24.211 Theory of Knowledge
24.212 Philosophy of Perception
24.215 Topics in the Philosophy of Science
24.221 Metaphysics (CI-M)
24.251 Introduction to Philosophy of Language (CI-M)
24.252 Language and Power
24.253 Philosophy of Mathematics
24.280 Foundations of Probability

One Value subject:

24.013 Philosophy and the Arts (CI-H)
24.02
Moral Problems and the Good Life (CI-H)
24.03 Good Food: The Ethics and Politics of Food (CI-H)
24.04J Justice (CI-H)
24.06J Bioethics (CI-H)
24.07 The Ethics of Climate Change (CI-H)
24.120 Moral Psychology (CI-M)
24.140J Literature and Philosophy
24.222 Decisions, Games and Rational Choice
24.230 Metaethics
24.231 Ethics (CI-M)
24.235J Philosophy of Law (CI-M)
24.236 Topics in Social Theory and Practice
24.237J Feminist Thought (CI-M)

One Logic Subject:

24.118 Paradox and Infinity
24.241 Logic I
24.242 Logic II
24.243 Classical Set Theory
24.244 Modal Logic
24.245 Theory of Models
or a logic subject from another department (e.g., Mathematics) with the approval of the major advisor.

and

24.260 Topics in Philosophy (CI-M)

Restricted Electives
A coherent program of five additional subjects, of which two must be in philosophy, with the approval of the major advisor.

Notes on Major

  • No more than four of the total number of philosophy subjects for the major may be introductory philosophy subjects.
  • At least three of the total number of philosophy courses must be at the 200-level or above.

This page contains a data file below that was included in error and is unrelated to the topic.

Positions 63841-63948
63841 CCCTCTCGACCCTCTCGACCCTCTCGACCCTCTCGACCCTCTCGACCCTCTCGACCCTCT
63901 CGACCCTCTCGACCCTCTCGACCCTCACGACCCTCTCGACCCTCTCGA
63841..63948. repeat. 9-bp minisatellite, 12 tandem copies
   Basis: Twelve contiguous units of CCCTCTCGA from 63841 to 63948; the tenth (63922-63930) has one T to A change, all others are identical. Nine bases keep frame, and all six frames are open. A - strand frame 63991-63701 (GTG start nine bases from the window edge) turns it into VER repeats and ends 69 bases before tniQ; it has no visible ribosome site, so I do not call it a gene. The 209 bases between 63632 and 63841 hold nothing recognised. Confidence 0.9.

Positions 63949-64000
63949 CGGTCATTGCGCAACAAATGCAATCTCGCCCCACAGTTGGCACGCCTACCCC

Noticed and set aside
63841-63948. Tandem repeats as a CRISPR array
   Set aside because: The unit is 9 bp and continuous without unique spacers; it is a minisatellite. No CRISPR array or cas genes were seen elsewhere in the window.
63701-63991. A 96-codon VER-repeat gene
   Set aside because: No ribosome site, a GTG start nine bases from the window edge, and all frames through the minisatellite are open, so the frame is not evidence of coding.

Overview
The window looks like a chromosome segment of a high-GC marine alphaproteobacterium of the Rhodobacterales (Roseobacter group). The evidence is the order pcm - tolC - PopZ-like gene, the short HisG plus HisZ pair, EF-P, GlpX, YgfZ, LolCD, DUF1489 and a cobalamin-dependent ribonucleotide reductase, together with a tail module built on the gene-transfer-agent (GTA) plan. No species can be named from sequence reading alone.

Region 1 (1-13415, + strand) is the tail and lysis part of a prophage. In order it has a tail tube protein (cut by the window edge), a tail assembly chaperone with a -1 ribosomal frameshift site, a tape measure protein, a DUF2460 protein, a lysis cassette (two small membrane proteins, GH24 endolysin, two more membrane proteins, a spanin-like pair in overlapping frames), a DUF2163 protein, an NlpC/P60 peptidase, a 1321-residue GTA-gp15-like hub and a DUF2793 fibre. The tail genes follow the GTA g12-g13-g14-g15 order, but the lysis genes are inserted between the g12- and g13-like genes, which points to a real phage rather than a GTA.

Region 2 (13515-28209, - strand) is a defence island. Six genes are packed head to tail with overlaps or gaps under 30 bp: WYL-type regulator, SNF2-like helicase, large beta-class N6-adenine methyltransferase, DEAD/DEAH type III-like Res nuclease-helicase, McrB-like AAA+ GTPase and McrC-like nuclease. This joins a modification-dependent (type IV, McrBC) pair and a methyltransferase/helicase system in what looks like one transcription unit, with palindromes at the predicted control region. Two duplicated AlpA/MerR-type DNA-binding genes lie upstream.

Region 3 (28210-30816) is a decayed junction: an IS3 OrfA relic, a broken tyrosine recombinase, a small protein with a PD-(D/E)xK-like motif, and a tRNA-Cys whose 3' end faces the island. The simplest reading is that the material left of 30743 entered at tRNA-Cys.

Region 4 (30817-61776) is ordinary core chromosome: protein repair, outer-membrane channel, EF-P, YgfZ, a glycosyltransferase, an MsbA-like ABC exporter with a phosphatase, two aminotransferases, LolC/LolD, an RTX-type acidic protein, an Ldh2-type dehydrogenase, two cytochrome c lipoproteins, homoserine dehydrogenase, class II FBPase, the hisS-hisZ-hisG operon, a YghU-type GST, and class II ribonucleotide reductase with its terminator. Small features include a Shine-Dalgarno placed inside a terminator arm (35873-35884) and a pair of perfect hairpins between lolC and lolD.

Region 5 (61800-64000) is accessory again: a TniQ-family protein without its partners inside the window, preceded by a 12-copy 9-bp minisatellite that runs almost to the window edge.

• All but [2] HASS requirement subjects can be from the department program.

Contact Information:

Tamar Schapiro | Undergraduate Officer & Advisor | tamschap@mit.edu
Jennifer Purdy | Undergraduate Administrator | purdy@mit.edu

Major in Linguistics & Philosophy

Program 2, also known as the Program in Language and Mind, aims to provide students with a working knowledge of a variety of issues that currently occupy the intersection of philosophy, linguistics, and cognitive science. Central among these topics are the nature of language, of those mental representations that we call “knowledge” and “belief,” and of the innate basis for the acquisition of certain types of knowledge (especially linguistic knowledge). Students have the option of pursuing either a philosophy track or a linguistics track. Both require a core set of subjects drawn from both fields and are designed to teach students the central facts and issues in the study of language and the representation of knowledge. Each track requires, in addition, a set of subjects drawn primarily from its discipline and is designed to prepare students for graduate study either in philosophy/cognitive science or in linguistics.